5 Effective Steps for Easy Onboarding

Last week, I had the opportunity to sit down with over 40 corporate recruiters from more than 30 companies that are Fortune 500, 100, and privately held. Some of the top recruiting forces in the nation, possibly the world, participated in conversation around the topics of hiring trends, employer branding, and onboarding, to name a few. Each company approached onboarding a little differently, but there seemed to be an underlying theme with everyone’s strategy.

Onboarding, or “on-boarding”, is a business management term used for the process of helping new employees become productive members of an organization. In general, onboarding can be defined as the process of acquiring, accommodating, assimilating and accelerating new users into a system, culture or methodology. Some may call it New Hire Orientation, but it’s so much more!

As I listened to each company’s approach, I put together a short list of ways to get the most out of the onboarding process. Five ways, to be exact – important to both the employer and employee.

1. Communicate, communicate, communicate! For some, the onboarding process can last up to 9 months as the student graduates from college, transitioning into the workforce. Keep communicating with them on a regular basis. Notify the manager that that the candidate has accepted the offer. Ask them to reach out and start building the relationship. Don’t just drop them off at New Hire Orientation, saying goodbye and good luck.

2. Get the forms out of the way and orient more in “orientation”. Nobody likes spending their first week filling out forms for HR. You hired the person because you want them to work for you, right? They can’t do that if they’re filling out W-2’s, direct deposit paperwork, or if they’re worried about where to park on campus. If they’re not worrying about whether or not their check will be sent to the black hole, they’ll pay more attention to the training.

3. Provide alternative training opportunities. We’re in the 21st century. Nearly everyone has a computer (or two or three) and we know how to use it. If we have the opportunity to complete some of the training (operative word is “some”) ahead of our official start date. Let us get past the basic training, coming to our first day on the job prepared.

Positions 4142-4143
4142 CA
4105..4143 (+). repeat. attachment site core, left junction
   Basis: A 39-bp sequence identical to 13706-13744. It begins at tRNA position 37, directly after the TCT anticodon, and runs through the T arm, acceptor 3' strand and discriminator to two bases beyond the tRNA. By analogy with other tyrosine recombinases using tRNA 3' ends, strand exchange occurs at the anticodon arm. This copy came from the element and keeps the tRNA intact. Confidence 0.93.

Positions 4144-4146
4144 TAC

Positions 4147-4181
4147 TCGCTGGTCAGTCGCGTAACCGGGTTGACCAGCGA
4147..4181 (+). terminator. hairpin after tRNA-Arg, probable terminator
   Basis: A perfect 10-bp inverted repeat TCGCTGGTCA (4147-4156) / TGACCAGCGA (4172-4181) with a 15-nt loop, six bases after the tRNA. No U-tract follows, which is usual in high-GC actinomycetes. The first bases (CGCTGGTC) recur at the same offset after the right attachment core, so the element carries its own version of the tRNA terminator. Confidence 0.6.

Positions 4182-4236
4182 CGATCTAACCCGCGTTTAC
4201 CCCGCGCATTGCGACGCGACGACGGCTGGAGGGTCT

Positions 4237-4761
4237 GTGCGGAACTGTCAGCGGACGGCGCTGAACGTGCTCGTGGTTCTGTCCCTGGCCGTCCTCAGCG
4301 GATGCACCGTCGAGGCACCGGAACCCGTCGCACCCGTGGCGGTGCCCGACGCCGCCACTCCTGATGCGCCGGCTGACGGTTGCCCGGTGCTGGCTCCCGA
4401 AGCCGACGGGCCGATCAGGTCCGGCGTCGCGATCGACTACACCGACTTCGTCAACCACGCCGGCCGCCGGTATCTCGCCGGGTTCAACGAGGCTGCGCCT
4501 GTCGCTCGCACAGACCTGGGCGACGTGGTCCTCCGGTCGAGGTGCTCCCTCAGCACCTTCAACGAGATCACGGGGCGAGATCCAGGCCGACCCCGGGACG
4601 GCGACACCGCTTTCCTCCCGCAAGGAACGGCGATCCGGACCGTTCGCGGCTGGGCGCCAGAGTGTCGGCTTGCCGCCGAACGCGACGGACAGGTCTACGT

4. Mentor me. Assign mentors to all new hires to help with personal and professional development. It’s a great opportunity for both the mentor and mentee! New hires can learn from the experience of their mentors. Mentors can gather fresh, innovative insight from new hires (sometimes referred to as “reverse mentorship”). Whatever way you look at it, there’s a benefit! Mentorships don’t always have to be all about the job. Feel free to ask your mentor/mentee about life, their experience, or advice. If you don’t ask, you’ll never know!

5. Connect. It’s that simple. Help new hires connect with special interest groups, affinity networks, and those that have just finished the training program. It’s a great way to show them that there’s a place for everyone in your organization, allowing them to network with others who have been successful. Find optional ways to connect your employees during and after work hours. You’d be amazed at the rapport that is built over a cup of coffee when it’s not all about work.

Feel free to add your comments below. If you have a 6th, 7th or 8th way to make onboarding easier, let me know! It’s a collaborative effort.

As always, thanks for reading.

Views: 310

Comment by Dr. John Kenworthy on July 21, 2010 at 9:00pm
Excellent Kirk. I'd add a sixth (well actually a first) that we're finding is having real positive impact. Pre-job start even better, coaching for the organizational culture adjustment. Excellent for college grads (though rarely undertaken as they are too "low-level" to be allowed coaching). Essential for older hires.

Mentors can do this but often they do so after the fact rather than before. Why let people hit the brick walls and then say "oh, you didn't know about the brick wall huh, well, next time..." ?
Comment by Kirk Baumann on July 22, 2010 at 9:51am

Great point! It's very important to receive coaching before starting a new job. Some companies are starting to do this (Nestle Purina has a corporate ambassador program), but you're right. Not enough students are taking advantage of this opportunity.

How do you think we can fix that? I work with (not all at once) over 20,000 college students a year in one way or another, regarding career development. Tips on bringing this to their attention in a way that they'll actually listen?

Thanks for the comments!



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